Buying a home can be overwhelming as it’s an intense, multi-step process to undertake. Once you find the home and have a contract accepted, an inspector is called out to assess the home’s condition (depending on contract and financing terms).
The inspector will look at various parts of the home and determine their condition and the potential need for replacement prior to finalizing the contract and going to closing.
Once they give their final recommendation, negotiations and additional work may be needed. Then, it’s time to close and the new owners are handed the keys to start their journey in their new (to them) home.
When it comes to the plumbing system for the home, all might look well and fine. But as many as 10 million homeowners in the United States have found, looks can be deceiving.
This guide will provide information on:
- What polybutylene pipes are and why it matters
- Polybutylene pipe lawsuits
- Buying a house with polybutylene pipes
- How to identify polybutylene pipes
- Polybutylene pipe replacement
- Summing it all up
Notice – The contents on this page are not legal advice. I am not a lawyer. I am not your lawyer.
What are Polybutylene Pipes?
Polybutylene, or PB-1, is a type of plastic resin that was used extensively in the late 1970s to mid 1990s to make water supply pipes. You may also hear or read polybutylene called “PB” or by the brand name “Quest” or “Qest.”
It was highly marketed as a low cost, easy to use option for plumbing systems in new home construction from 1978 to 1995. Polybutylene pipes were mainly used in the following regions:
- Mid Atlantic
- South “Sun Belt”
- Pacific Northwest
Polybutylene pipes are flexible and able to maneuver in and around new build construction, so they were easy to integrate for plumbers. They are also resistant to freezing, which is why it was popular in the Mid Atlantic region as well as the warmer areas.
Why Does it Matter?
One of the reasons that polybutylene pipes were so popular and in high demand was because of its longevity. It was a cheaper alternative to copper, which was popular in the 1970s and 1980s. Properly installed, it was meant to last as long as copper.
When polybutylene pipes were first being installed, they were done with a crimping tool to secure pipes and fittings. A few years later, copper fittings were being used to attach polybutylene pipes in the plumbing system. This is mainly due to not crimping properly and causing leaks, either from being too loose or too tight.
There are several factors that can cause leaks or bursts in polybutylene pipes:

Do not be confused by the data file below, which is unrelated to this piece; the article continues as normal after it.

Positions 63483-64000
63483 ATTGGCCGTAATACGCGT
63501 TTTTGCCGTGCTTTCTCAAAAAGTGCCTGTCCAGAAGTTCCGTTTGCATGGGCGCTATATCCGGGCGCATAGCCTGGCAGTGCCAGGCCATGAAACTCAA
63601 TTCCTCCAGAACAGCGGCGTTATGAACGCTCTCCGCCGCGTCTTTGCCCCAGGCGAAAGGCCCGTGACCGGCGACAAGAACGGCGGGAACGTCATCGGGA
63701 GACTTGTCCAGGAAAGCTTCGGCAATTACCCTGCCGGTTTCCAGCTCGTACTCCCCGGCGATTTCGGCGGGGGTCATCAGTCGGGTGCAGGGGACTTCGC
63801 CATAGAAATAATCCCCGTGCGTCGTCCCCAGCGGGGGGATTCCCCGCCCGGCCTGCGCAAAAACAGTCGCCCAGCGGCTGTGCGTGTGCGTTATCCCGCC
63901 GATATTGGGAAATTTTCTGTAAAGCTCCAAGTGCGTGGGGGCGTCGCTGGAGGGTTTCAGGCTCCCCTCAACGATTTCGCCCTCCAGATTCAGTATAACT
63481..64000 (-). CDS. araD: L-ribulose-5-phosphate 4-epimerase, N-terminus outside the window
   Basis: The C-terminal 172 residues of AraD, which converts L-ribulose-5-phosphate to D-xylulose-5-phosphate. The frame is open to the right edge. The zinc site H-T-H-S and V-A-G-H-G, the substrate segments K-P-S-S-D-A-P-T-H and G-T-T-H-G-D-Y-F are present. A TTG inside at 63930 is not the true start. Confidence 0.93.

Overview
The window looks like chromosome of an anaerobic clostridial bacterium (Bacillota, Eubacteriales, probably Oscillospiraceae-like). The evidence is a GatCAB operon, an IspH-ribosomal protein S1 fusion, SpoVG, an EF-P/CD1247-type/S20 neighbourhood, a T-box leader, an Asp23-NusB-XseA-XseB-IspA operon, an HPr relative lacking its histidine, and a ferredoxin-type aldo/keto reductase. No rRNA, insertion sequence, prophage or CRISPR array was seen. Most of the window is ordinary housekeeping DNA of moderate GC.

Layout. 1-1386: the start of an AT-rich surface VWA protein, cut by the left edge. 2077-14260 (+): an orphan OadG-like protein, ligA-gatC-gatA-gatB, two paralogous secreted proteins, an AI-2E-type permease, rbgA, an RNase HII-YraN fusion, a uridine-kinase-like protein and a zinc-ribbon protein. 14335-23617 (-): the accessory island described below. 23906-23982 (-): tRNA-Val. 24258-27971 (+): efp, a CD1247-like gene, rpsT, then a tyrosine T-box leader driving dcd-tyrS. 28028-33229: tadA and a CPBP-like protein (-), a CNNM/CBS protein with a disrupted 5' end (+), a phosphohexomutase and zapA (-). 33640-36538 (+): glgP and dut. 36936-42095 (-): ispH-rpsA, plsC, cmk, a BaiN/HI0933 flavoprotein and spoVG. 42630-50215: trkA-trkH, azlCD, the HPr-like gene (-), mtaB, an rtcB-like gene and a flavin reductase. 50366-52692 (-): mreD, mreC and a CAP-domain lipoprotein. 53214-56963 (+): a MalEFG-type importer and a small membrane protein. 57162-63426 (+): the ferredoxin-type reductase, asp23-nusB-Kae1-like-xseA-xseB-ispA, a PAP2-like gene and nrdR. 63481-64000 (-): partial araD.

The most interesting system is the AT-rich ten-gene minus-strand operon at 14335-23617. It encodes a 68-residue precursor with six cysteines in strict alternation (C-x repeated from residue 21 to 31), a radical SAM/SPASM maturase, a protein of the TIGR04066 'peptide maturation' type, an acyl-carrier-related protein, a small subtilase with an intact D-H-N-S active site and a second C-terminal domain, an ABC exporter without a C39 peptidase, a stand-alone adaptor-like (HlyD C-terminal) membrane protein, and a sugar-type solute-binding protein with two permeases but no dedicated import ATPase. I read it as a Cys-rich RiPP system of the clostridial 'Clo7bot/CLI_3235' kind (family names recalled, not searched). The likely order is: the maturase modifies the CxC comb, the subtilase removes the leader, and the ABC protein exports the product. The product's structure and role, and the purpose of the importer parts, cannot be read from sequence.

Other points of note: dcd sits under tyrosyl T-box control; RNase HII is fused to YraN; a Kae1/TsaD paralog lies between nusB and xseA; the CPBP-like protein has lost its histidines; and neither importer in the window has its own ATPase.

- Age of the pipes
- Improperly installed
- Chlorine degradation from municipal water treatment (the most common cause)
Municipal water treatment is considered the main cause and the pipes typically fail closest to the water main where it’s closest to the water source. The interior of the pipe shrinks, causing stress on the exterior and creating small leaks that get weaker over time.
This became so common, a class-action lawsuit was filed in the 1990s, ultimately halting the use of polybutylene pipes.
- Myths about Polybutylene
- Replacing Polybutylene Pipes
- Failure Mechanisms and Lifetime Prediction Methodology for Polybutylene Pipe in Water Distribution System
- Crack Initiation in Engineering Thermoplastics Resulting from Chemical Degradation
Polybutylene Pipe Lawsuits
In 1995, a class-action lawsuit was filed in Tennessee over faulty polybutylene plastic piping.
Cox vs. Shell Oil Co.
The lawsuit, Cox vs. Shell Oil Co., was won and settled for $950 million, allowing affected homeowners the chance to get their pipes replaced for free.
Many people would notice a leak and have it repaired, only to find another leak shortly thereafter. So many people complained, that there were enough claims for the class-action to be filed.
Spencer vs. Shell Oil Co.
There was also another lawsuit filed around the same time, Spencer vs. Shell Oil Co., where $120 million was provided for affected homeowners. In this lawsuit, any homeowner with Poly-B pipe and acetal fittings were eligible even if there was no leak. The lawsuit was settled with DuPont, who made the fittings and not the pipes.
Unfortunately, both settlements have long since expired and affected homeowners are no longer eligible to claim damages or loss. Websites for both settlement funds have been deactivated.
Most homeowners started to notice problems within 10-15 years of their polybutylene pipes being installed. However, some would take even longer, spurring a new class-action lawsuit to be filed in November 2017.
Hurt vs. Shell Oil Co.
Hurt vs. Shell Oil Co. was filed in Arkansas, specifically excluding parties from the first lawsuit. Unfortunately for the new lawsuit homeowners, the case was thrown out with prejudice, so it cannot be refiled.
- Class Action Revisits Settled Case Over Allegedly Defective Shell Oil Polybutylene Piping Systems
- Polybutylene Plumbing Pipes Litigation